Esophageal cancer is the eighth most common cancer worldwide, and one of the most fatal diseases despite modern medical treatment. Because correct staging and surveillance of neoadjuvant therapy for esophageal cancer is mandatory for further treatment planning, choosing a modern imaging system is important. The development of 18F-fluorodeoxyglucose positron emission tomography (18F-FDG-PET) has provided alternate means of tumor detection distinct from more conventional methods. This modality has extraordinary performance in detecting locoregional lymph node involvement and distant metastatic disease, and has been introduced as a powerful tool in many guidelines. However, some factors still lead to false-negative or -positive results, raising questions of its accuracy. This article discusses the clinical efficacy of PET in staging and surveillance of neoadjuvant therapy in esophageal cancer, comparing its accuracy with conventional imaging modalities.
Kwang-Yu Chang, Jang-Yang Chang, Joseph Chao, and Yun Yen
Kwang-Yu Chang, Jang-Yang Chang, and Yun Yen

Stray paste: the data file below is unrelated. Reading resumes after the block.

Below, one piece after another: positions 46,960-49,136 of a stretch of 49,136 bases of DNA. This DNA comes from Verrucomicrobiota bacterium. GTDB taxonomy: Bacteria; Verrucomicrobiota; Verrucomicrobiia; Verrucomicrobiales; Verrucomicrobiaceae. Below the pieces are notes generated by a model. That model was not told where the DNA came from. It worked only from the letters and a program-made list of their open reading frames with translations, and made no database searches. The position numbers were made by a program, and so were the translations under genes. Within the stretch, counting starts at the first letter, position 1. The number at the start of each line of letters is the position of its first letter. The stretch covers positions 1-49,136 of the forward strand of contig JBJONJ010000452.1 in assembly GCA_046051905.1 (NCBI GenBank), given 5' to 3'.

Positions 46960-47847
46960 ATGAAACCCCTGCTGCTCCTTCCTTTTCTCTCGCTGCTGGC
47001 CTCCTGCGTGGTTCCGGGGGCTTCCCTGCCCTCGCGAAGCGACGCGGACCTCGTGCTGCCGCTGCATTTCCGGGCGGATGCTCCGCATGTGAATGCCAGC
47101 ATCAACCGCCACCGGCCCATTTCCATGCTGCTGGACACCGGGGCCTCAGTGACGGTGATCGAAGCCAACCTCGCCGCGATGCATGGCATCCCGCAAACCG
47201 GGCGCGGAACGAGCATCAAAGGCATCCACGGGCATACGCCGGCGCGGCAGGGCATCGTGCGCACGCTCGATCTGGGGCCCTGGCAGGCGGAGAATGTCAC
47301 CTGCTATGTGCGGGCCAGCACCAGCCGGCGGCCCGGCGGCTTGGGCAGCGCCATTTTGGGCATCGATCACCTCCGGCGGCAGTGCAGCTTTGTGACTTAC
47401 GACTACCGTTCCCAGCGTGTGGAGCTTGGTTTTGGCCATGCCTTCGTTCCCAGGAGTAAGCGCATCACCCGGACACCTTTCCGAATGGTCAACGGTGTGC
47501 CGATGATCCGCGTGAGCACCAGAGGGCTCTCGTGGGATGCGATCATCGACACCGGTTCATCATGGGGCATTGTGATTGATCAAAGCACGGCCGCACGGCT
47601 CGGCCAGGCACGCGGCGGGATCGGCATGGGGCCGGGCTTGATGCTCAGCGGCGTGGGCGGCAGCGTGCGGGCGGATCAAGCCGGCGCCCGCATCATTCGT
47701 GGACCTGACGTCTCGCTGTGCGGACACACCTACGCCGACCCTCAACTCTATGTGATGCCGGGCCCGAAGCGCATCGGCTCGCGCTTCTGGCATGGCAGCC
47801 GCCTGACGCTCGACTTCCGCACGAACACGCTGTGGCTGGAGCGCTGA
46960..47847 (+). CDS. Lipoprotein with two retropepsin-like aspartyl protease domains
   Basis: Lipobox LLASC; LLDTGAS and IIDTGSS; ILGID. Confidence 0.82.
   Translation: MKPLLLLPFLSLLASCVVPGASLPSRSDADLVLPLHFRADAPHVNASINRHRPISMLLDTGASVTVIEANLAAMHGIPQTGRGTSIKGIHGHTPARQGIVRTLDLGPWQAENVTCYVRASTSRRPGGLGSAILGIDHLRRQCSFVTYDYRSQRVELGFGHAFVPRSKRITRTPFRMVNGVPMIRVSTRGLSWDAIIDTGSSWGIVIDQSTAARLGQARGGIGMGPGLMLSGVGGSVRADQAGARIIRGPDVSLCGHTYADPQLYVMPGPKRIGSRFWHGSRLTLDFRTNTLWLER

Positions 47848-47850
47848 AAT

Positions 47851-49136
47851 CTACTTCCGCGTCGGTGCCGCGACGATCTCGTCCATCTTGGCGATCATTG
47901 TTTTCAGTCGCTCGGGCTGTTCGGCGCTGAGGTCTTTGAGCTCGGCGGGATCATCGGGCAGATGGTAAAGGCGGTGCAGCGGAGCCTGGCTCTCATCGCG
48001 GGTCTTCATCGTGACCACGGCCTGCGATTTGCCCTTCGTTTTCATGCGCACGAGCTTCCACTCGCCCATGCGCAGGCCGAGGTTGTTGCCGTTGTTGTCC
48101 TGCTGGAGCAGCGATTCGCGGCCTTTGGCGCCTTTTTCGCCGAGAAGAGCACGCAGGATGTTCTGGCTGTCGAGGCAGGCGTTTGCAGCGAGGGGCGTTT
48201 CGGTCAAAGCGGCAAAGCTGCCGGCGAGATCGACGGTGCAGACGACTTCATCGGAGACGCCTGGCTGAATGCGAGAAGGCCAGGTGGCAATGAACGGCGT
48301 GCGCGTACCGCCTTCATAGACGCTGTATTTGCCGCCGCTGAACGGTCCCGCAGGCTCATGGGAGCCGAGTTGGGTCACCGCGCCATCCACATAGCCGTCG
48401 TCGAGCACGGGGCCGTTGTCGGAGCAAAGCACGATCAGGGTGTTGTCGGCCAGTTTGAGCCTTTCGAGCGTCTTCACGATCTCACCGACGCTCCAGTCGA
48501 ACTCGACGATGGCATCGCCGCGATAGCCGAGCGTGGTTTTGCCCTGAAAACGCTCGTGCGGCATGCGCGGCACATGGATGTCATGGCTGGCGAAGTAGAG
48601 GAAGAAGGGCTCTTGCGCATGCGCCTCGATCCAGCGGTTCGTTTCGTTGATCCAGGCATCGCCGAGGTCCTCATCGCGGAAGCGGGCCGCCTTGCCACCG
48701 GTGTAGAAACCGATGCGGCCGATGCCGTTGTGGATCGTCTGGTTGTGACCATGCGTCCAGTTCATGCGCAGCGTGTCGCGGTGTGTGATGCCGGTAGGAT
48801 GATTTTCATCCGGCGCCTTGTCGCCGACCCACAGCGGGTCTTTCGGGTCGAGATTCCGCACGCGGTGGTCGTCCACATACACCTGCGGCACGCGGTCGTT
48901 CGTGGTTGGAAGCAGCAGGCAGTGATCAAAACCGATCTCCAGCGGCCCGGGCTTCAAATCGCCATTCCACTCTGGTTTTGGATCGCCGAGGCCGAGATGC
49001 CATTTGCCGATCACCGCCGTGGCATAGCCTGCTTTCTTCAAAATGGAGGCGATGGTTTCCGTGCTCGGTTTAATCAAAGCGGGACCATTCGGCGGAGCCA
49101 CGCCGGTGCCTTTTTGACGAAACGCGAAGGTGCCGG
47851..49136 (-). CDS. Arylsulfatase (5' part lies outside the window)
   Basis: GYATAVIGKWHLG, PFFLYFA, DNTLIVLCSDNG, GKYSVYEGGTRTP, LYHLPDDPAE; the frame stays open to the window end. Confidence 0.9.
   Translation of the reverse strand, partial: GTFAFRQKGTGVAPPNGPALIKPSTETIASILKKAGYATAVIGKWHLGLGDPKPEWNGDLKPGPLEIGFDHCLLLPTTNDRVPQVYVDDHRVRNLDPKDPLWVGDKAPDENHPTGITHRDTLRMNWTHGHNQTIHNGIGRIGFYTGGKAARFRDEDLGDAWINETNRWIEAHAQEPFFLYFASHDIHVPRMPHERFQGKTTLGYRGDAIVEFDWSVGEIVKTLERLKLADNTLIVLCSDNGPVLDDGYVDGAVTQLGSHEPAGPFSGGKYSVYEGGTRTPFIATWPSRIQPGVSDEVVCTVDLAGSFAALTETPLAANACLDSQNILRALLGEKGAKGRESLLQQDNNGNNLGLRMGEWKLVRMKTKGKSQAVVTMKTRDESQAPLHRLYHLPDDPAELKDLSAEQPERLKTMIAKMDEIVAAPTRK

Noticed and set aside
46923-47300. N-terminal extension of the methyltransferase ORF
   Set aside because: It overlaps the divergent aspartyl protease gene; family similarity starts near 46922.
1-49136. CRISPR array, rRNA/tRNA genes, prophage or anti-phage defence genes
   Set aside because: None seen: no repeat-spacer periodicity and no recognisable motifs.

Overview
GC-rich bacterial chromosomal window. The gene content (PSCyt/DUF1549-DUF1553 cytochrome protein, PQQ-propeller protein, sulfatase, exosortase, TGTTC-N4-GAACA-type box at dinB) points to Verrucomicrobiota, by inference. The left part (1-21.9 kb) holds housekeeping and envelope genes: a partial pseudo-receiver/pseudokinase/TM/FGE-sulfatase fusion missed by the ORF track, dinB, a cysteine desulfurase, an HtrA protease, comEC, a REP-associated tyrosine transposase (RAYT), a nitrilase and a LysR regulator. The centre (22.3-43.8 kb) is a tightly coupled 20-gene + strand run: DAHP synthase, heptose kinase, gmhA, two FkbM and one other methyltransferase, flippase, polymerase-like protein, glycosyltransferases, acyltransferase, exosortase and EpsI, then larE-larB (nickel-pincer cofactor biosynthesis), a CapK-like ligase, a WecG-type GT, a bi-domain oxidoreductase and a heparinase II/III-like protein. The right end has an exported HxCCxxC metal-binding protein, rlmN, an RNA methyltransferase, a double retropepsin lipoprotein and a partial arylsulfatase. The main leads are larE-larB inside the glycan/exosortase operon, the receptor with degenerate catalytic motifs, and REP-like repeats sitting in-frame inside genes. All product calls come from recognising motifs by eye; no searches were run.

Primary liver cancer is the sixth most common cancer and third most common cause of cancer death worldwide. Cholangiocarcinoma is the second most common primary liver tumor after hepatocellular carcinoma. Because the incidence of intrahepatic cholangiocarcinoma is rising in most areas worldwide, identification of the main causes of this problem is urgently needed. Despite well-known risk factors in the development of intrahepatic cholangiocarcinoma, recent reports focus on chronic hepatitis B and C viral infections because an increasing number of studies have observed an association. The relationship, however, is still not conclusive because of the diversity in clinical reports and the lack of in vitro evidences. This issue should be emphasized and further investigation is required for clarification.